Description: The entry into force, on January 1, 1994, of the North American Free Trade Agreement (NAFTA) has eliminated the advantage that the beneficiaries of the Caribbean Basin Economic Recovery Act (CBERA) and related provisions of the Caribbean Basin Initiative (CBI) had enjoyed in trade with the United States relative to Mexico, and gave Mexico an increasingly significant competitive edge over the CBERA countries. The scheduled further implementation of the NAFTA would have resulted in a substantial advantage to Mexico over the CBERA countries and vitiate in part the purpose of the CBERA.
Contributing Partner: UNT Libraries Government Documents Department
Caribbean Basin Interim Trade Program: CBI/NAFTA Parity

Caribbean Basin Interim Trade Program: CBI/NAFTA Parity

Date: September 16, 2002
Creator: Pregelj, Vladimir N
Description: The entry into force, on January 1, 1994, of the North American Free Trade Agreement (NAFTA) has eliminated the advantage that the beneficiaries of the Caribbean Basin Economic Recovery Act (CBERA) and related provisions of the Caribbean Basin Initiative (CBI) had enjoyed in trade with the United States relative to Mexico, and gave Mexico an increasingly significant competitive edge over the CBERA countries. The scheduled further implementation of the NAFTA would have resulted in a substantial advantage to Mexico over the CBERA countries and vitiate in part the purpose of the CBERA.
Contributing Partner: UNT Libraries Government Documents Department
Caribbean Basin Interim Trade Program: CBI/NAFTA Parity

Caribbean Basin Interim Trade Program: CBI/NAFTA Parity

Date: August 6, 2002
Creator: Pregelj, Vladimir N
Description: The entry into force, on January 1, 1994, of the North American Free Trade Agreement (NAFTA) has eliminated the advantage that the beneficiaries of the Caribbean Basin Economic Recovery Act (CBERA) and related provisions of the Caribbean Basin Initiative (CBI) had enjoyed in trade with the United States relative to Mexico, and gave Mexico an increasingly significant competitive edge over the CBERA countries. The scheduled further implementation of the NAFTA would have resulted in a substantial advantage to Mexico over the CBERA countries and vitiate in part the purpose of the CBERA.
Contributing Partner: UNT Libraries Government Documents Department
Caribbean Basin Interim Trade Program: CBI/NAFTA Parity

Caribbean Basin Interim Trade Program: CBI/NAFTA Parity

Date: November 14, 2001
Creator: Pregelj, Vladimir N
Description: The entry into force, on January 1, 1994, of the North American Free Trade Agreement (NAFTA) has eliminated the advantage that the beneficiaries of the Caribbean Basin Economic Recovery Act (CBERA) and related provisions of the Caribbean Basin Initiative (CBI) had enjoyed in trade with the United States relative to Mexico, and gave Mexico an increasingly significant competitive edge over the CBERA countries. The scheduled further implementation of the NAFTA would have resulted in a substantial advantage to Mexico over the CBERA countries and vitiate in part the purpose of the CBERA.
Contributing Partner: UNT Libraries Government Documents Department
Caribbean Basin Interim Trade Program: CBI/NAFTA Parity

Caribbean Basin Interim Trade Program: CBI/NAFTA Parity

Date: November 21, 2000
Creator: Pregelj, Vladimir N
Description: The entry into force, on January 1, 1994, of the North American Free Trade Agreement (NAFTA) has eliminated the advantage that the beneficiaries of the Caribbean Basin Economic Recovery Act (CBERA) and related provisions of the Caribbean Basin Initiative (CBI) had enjoyed in trade with the United States relative to Mexico, and gave Mexico an increasingly significant competitive edge over the CBERA countries. The scheduled further implementation of the NAFTA would have resulted in a substantial advantage to Mexico over the CBERA countries and vitiate in part the purpose of the CBERA.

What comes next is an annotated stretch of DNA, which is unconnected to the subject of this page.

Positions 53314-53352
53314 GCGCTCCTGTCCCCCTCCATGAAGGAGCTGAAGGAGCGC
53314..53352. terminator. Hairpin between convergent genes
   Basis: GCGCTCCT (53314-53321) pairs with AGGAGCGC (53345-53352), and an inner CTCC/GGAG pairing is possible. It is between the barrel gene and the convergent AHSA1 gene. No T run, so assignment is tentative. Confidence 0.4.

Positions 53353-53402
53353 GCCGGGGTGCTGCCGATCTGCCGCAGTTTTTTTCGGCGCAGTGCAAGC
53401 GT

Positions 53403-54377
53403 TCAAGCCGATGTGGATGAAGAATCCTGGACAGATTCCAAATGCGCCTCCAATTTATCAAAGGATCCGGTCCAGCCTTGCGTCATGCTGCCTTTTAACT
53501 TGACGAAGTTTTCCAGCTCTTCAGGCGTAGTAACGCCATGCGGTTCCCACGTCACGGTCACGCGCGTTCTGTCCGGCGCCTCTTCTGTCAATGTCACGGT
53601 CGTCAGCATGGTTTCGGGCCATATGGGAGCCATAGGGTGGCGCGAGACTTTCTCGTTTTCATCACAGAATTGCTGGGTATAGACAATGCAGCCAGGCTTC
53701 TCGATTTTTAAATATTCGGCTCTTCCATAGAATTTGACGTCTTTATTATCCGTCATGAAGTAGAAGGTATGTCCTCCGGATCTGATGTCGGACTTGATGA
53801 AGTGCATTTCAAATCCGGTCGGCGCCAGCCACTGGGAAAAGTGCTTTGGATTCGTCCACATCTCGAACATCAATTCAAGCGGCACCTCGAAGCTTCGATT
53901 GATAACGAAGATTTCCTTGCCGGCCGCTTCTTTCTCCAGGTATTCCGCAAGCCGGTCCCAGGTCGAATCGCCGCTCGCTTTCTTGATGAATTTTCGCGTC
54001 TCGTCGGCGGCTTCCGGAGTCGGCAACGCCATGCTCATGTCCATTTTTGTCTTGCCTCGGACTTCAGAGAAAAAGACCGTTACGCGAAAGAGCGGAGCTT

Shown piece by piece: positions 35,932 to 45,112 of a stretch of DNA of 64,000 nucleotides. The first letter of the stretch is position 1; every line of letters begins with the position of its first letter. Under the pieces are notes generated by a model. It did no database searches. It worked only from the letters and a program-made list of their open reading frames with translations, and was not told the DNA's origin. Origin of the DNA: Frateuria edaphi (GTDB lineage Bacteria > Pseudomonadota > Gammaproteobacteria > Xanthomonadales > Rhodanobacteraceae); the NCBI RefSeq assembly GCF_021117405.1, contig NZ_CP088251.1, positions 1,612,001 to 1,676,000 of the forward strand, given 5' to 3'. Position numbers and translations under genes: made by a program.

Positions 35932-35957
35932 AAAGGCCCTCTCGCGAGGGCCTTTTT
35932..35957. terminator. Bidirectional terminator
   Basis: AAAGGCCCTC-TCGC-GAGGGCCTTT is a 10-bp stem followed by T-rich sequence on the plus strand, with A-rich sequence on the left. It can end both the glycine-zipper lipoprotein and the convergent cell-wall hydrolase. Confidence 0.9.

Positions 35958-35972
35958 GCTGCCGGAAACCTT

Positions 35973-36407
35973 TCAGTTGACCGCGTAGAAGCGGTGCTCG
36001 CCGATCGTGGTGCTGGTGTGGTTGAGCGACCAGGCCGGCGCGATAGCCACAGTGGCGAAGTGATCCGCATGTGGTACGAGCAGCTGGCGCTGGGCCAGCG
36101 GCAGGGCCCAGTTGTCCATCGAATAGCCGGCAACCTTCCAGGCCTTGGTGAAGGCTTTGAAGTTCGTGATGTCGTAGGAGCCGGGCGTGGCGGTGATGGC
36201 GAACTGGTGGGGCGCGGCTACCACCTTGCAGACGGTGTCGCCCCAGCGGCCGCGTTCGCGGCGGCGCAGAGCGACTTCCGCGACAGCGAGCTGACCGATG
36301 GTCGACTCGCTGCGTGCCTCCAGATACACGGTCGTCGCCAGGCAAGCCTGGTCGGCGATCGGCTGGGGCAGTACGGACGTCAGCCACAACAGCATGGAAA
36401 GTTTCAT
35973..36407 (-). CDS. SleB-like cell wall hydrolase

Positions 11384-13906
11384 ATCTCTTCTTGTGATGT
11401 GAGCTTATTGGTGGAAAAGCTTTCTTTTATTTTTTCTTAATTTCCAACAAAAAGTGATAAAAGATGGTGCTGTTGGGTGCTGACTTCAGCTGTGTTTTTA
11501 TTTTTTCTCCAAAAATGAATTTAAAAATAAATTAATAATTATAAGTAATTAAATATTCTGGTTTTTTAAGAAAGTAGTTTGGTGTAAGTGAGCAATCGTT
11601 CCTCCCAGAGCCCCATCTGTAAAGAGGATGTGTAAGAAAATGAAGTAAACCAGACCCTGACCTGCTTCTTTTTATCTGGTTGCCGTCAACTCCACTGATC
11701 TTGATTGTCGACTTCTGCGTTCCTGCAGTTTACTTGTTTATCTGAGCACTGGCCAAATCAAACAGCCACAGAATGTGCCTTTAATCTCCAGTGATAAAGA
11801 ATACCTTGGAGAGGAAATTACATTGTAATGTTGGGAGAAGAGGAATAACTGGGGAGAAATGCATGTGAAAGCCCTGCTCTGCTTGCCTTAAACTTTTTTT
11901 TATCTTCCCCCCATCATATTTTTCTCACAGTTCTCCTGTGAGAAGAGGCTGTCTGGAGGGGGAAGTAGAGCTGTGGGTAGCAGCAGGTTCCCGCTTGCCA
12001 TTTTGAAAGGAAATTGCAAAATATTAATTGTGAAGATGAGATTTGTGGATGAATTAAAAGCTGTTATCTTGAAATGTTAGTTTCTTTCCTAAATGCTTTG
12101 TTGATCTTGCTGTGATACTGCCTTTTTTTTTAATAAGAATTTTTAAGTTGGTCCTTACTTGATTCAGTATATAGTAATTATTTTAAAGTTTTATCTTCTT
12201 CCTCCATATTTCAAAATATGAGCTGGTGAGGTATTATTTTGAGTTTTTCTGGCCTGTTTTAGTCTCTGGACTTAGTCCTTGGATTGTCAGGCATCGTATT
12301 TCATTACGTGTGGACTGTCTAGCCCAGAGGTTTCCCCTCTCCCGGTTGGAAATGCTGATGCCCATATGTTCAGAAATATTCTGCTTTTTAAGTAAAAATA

Contributing Partner: UNT Libraries Government Documents Department
Caribbean Basin Interim Trade Program: CBI/NAFTA Parity

Caribbean Basin Interim Trade Program: CBI/NAFTA Parity

Date: August 8, 2003
Creator: Pregelj, Vladimir N
Description: The entry into force, on January 1, 1994, of the North American Free Trade Agreement (NAFTA) has eliminated the advantage that the beneficiaries of the Caribbean Basin Economic Recovery Act (CBERA) and related provisions of the Caribbean Basin Initiative (CBI) had enjoyed in trade with the United States relative to Mexico, and gave Mexico an increasingly significant competitive edge over the CBERA countries. The scheduled further implementation of the NAFTA would have resulted in a substantial advantage to Mexico over the CBERA countries and vitiate in part the purpose of the CBERA.
Contributing Partner: UNT Libraries Government Documents Department
Caribbean Basin Interim Trade Program: CBI/NAFTA Parity

Caribbean Basin Interim Trade Program: CBI/NAFTA Parity

Date: June 27, 2003
Creator: Pregelj, Vladimir N
Description: The entry into force, on January 1, 1994, of the North American Free Trade Agreement (NAFTA) has eliminated the advantage that the beneficiaries of the Caribbean Basin Economic Recovery Act (CBERA) and related provisions of the Caribbean Basin Initiative (CBI) had enjoyed in trade with the United States relative to Mexico, and gave Mexico an increasingly significant competitive edge over the CBERA countries. The scheduled further implementation of the NAFTA would have resulted in a substantial advantage to Mexico over the CBERA countries and vitiate in part the purpose of the CBERA.
Contributing Partner: UNT Libraries Government Documents Department